Yes: a rent-controlled unit prevents someone who bought a building years ago and has longterm tenants from making even more of a profit. It is, and should be seen as, a way of limiting profit on rental property to a reasonable amount, not to what a speculative market could bring. That’s fair; housing is a public right, and should be regulated a little like a public utility. (PG&E gets to make a profit every year, but not an unlimited profit.)

But like workers in a capitalist system whose product of labor subsidizes the profit of the owners, tenants in San Francisco are subsidizing landlords. That’s how the private housing market works.

Burning questions

7

steve@sfbg.com

A documentary called Spark: A Burning Man Story is arriving on the big screen, with dreams of wide distribution, at a pivotal moment for the San Francisco-based corporation that has transformed the annual desert festival into a valuable global brand supported by a growing web of interconnected burner collectives around the world.

Is that a coincidence, or is this interesting and visually spectacular (if slightly hagiographic) film at least partially intended to shore up popular support for the leadership of Burning Man as the founders cash out of Black Rock City LLC and supposedly begin to transfer more control to a new nonprofit entity?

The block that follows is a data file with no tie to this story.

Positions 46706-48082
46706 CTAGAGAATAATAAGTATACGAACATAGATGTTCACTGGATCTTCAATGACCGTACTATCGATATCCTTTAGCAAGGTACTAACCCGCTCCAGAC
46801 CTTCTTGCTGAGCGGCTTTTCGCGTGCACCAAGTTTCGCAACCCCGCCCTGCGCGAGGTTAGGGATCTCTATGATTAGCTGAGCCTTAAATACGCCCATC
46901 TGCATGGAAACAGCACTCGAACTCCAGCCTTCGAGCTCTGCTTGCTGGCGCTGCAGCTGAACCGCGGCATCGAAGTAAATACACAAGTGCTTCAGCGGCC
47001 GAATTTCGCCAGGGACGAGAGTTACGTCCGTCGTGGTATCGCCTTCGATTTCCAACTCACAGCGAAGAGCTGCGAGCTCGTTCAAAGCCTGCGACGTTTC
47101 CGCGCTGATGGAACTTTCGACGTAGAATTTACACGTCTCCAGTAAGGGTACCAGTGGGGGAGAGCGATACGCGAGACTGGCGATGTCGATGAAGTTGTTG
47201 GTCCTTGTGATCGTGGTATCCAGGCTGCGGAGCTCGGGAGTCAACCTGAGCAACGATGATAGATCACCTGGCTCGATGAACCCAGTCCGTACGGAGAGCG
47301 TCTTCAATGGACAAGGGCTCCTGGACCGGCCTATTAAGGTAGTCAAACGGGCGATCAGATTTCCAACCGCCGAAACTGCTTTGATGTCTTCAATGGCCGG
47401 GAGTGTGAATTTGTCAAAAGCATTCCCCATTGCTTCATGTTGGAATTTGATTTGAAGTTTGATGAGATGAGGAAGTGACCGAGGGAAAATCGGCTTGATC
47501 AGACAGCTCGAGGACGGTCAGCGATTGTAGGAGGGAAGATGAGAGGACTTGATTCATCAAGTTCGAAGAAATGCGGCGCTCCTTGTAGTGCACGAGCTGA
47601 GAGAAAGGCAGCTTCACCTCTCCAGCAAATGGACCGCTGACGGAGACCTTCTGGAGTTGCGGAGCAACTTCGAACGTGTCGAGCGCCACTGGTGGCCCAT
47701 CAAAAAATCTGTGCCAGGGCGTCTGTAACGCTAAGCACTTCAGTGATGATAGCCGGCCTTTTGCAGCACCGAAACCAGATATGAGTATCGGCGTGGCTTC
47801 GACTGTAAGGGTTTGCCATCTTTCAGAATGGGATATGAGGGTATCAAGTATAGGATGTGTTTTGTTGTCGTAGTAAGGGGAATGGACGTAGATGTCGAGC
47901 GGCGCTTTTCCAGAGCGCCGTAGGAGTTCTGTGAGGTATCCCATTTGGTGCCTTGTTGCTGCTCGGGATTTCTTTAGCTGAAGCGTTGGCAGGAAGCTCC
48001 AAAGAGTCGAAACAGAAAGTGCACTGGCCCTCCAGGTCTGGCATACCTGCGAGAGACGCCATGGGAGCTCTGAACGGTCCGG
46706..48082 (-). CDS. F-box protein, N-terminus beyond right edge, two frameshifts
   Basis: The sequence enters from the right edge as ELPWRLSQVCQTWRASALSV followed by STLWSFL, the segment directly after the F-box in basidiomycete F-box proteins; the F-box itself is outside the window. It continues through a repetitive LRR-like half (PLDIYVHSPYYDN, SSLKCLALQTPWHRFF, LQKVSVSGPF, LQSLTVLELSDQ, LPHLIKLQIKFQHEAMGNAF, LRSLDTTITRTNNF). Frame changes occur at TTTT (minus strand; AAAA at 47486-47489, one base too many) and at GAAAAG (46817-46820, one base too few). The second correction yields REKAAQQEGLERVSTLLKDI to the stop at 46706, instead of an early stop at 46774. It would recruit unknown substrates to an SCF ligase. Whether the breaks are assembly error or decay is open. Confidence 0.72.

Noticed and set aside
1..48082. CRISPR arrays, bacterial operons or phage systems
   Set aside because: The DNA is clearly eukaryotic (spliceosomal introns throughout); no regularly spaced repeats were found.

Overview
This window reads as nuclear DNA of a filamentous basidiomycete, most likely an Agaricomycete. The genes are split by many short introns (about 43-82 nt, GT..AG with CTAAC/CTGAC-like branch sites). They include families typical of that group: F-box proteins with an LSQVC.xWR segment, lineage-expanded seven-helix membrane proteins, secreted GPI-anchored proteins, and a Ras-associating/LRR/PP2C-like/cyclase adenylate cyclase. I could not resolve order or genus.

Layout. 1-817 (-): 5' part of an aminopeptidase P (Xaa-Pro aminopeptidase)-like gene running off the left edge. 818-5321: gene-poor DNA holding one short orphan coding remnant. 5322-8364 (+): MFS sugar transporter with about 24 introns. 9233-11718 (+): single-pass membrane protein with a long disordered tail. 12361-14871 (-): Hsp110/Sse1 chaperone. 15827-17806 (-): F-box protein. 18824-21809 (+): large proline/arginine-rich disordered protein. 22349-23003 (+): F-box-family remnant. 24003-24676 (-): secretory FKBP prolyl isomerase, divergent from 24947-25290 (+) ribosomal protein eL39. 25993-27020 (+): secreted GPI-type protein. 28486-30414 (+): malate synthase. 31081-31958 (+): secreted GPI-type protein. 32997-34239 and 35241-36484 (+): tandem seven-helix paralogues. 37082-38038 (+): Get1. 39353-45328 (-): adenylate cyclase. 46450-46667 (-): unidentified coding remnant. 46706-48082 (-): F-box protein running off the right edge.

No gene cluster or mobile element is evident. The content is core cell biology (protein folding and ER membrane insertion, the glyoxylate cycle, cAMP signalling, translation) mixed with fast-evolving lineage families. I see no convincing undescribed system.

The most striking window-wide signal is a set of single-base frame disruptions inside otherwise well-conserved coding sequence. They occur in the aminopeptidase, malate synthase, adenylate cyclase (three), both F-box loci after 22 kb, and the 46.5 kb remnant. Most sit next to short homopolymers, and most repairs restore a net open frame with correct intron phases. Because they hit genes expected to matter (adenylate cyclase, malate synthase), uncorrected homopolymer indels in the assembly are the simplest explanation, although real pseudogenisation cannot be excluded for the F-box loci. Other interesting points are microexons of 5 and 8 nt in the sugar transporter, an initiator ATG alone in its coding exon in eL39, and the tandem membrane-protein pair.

Filmed during last year’s ticket fiasco — in which high demand and a flawed lottery system created temporary scarcity that left many essential veteran burners without tickets during the busy preparation season — both the filmmakers and leaders of Burning Man say they needed to trust one another.

After all, technology-entrepreneur-turned-director Steve Brown was given extensive, exclusive access to the sometimes difficult and painful internal discussions about how to deal with that crisis. And if he was looking to make a film about the flawed and dysfunctional leadership of the event — ala Olivier Bonin’s Dust & Illusions — he certainly had plenty of footage to make that storyline work.